Joseph Bernt

Joseph Bernt

The Northwest Authors Series seeks submissions for the Second Annual Writers’ Read Celebration planned for Feb. 28 at the library.

The deadline for submission of essays, stories, poems and other literary writings on the theme “Views From the North Coast” is Jan. 17.

This is an opportunity to write about your relationship to the north coast, to describe your vision of the north coast, to explain what draws you here and how you feel connected to these surroundings.

Authors may submit as many as three items (poems, essays, short stories, profiles, descriptions and so forth). Each entry, however, is limited to no more than 600 words.

They should be emailed to, or postal delivered to the Cannon Beach Library, P.O. Box 486, Cannon Beach, OR  97110. Accompany the entries with a separate cover letter containing the writer’s name, email address and telephone number.

A panel of judges will read all entries and ask as many as 10 authors to read submissions at the Writers Read Celebration.

Here’s another early announcement: Fisherpoets - Jon Broderick, Dave Densmore, Geno Leech, Rob Seitz and Jay Speakman - will read their original poetry and play their tunes at a special event sponsored by the Northwest Authors Series on Jan. 19 at 2 p.m.

This event shouldn’t be missed. Last winter, the fisherpoets proved they could rock a packed library. Be there or be square, to paraphrase the Beat Generation.

Cannon Beach Reads begins its14th year of discussing important fiction and nonfiction by Pacific Northwest, American and international authors. Members of Cannon Beach Reads will discuss “Oregon’s Greatest Natural Disasters” by Eugene author William L Sullivan on Jan. 15 from 7-8:30 p.m.

The group welcomes anyone interested in participating to join this monthly conversation.

Celebrated for his popular books about hiking trails in scenic regions of Oregon, Sullivan writes a geological history of Oregon’s earthquakes, tsunamis, Ice Age and historic floods, massive forest fires, volcanoes and historic storms.

“Oregon’s Greatest Natural Disasters” describes the effects of an expected Cascadia subduction earthquake and tsunami striking the Pacific Northwest, a subduction event such as the Pacific Northwest experienced in 1700.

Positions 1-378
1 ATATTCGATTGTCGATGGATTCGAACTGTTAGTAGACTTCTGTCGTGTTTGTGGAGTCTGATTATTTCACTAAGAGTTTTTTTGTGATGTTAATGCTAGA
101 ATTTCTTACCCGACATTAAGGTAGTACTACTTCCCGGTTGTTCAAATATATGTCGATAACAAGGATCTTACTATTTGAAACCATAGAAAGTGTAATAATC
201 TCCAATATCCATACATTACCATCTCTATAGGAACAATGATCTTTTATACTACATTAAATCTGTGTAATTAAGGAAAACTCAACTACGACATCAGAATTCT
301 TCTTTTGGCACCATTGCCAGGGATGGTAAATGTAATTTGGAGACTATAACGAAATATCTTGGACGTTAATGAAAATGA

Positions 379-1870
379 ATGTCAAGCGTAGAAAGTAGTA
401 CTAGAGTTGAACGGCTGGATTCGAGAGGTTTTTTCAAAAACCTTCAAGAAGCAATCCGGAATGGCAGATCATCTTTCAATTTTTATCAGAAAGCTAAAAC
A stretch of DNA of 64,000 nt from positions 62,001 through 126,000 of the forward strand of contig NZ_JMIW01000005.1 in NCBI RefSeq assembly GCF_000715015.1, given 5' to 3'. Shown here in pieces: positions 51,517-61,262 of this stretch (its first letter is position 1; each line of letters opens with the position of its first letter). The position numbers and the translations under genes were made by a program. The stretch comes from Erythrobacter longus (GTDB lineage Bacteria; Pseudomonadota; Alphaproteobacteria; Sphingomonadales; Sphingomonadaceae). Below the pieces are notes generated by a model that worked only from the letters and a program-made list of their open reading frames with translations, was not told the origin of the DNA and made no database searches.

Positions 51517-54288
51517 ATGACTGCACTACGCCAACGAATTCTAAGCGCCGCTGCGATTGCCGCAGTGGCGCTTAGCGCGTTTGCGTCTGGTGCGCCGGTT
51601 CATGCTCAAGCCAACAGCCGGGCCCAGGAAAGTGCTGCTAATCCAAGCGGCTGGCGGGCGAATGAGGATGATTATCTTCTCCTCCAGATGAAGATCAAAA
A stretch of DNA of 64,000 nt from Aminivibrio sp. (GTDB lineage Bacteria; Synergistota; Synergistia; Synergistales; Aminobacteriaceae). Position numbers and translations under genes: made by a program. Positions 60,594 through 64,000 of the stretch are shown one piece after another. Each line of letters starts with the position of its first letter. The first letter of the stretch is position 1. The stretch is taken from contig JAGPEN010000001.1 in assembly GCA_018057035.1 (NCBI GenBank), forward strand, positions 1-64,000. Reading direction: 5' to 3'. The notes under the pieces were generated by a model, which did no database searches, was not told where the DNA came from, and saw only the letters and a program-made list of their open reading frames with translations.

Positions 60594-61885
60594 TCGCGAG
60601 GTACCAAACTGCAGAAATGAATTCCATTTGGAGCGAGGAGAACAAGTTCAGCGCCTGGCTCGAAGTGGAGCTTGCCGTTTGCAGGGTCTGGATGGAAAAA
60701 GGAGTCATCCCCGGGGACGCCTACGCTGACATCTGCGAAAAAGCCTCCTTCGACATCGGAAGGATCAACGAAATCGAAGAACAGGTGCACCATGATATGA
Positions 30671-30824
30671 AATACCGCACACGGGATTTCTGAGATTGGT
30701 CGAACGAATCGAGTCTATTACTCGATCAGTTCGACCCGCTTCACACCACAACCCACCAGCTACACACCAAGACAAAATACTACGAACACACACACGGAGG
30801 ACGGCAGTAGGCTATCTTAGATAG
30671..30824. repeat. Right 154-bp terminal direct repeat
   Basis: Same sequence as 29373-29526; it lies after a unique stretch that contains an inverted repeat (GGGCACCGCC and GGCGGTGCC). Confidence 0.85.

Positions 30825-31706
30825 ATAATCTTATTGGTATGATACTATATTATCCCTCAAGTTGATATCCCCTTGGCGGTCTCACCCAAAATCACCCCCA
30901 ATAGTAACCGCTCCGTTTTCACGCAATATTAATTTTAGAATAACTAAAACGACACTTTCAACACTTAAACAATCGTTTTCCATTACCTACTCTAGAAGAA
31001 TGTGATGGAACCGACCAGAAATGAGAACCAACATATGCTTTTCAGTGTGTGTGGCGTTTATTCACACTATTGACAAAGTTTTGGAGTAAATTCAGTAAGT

Sullivan shows his gift for fiction in this book with a speculative account of life on the Oregon coast a week after such a disaster. This juxtaposition of fictional characters against a scientific description of yet another great Oregon disaster drives the point home.

Expect massive destruction from a 9.2 megaquake 60 miles off the Oregon coast, as soon as next week or in another 600 years. Get ready for the big one, though, if you live anywhere west of the Cascades.

In a book market awash with largely partisan titles focused on The Donald, I recommend Kurt Andersen’s “Fantasyland: How America Went Haywire, A 500-Year History,” still available at the library.

Unlike the current tsunami of partisan books devoted to Trump, “Fantasyland” describes a long American history of dreamers, explorers, charlatans, speculators, hucksters, entertainers, gold diggers, spiritualists, utopians, religious dissidents, financial schemers, medical fakers and fantasists … all practitioners of what Andersen defines as magical thinking, a confusing and often entertaining mixture of reality and fiction.

This 500 years of American magical thought began with Columbus claiming discovery of India. Among many examples, this history includes the Salem witch trials, P.T. Barnum’s fake curiosities, Buffalo Bill’s Wild West shows, mythic re-creation of a genteel antebellum American South, Walt Disney’s “Frontierland,” hippie communes of the 1970s, more recently President Reagan’s confusion about fighting or just appearing in films during WWII, and most recently Trump’s birtherism assertions and 15,413 documented misstatements and lies during his first 1,055 days in office.

Andersen argues that Martin Luther first unleashed magical thinking with his emphasis on everyman, with bible in hand, acting as his own priest capable of forming his own biblical interpretations, and thereby undermining the authority of the Catholic Church as well as civil authorities.

In 1608, with four words - “No bishop, no king” - King James I succinctly rejected Puritan efforts to replace the authority of bishops in the Church of England with a “priesthood of all believers.” British Puritans split for Holland, and ultimately introduced magical thinking to North America when they founded the Plymouth Plantation in 1620. Individualism took root and spread like kudzu.

Andersen and E. Graydon Carter co-edited New York’s satirical “Spy” magazine during the 1980s and 1990s. They chose Donald Trump as the embodiment of an era of crass greed. They relentlessly tortured Trump, regularly referring to him in “Spy” coverage as a “short-fingered vulgarian,” a label Marco Rubio resurrected during the 2016 campaign with references to Trump’s small hands.

Although “Fantasyland” offers context for Trump’s popularity and electoral success, Andersen first mentions the short-fingered vulgarian on page 241 of this 440-page tome. “Fantasyland” explains American confusion in the 21st Century; but, despite Andersen’s past mockery of Trump, this last American president mercifully is not his focus.


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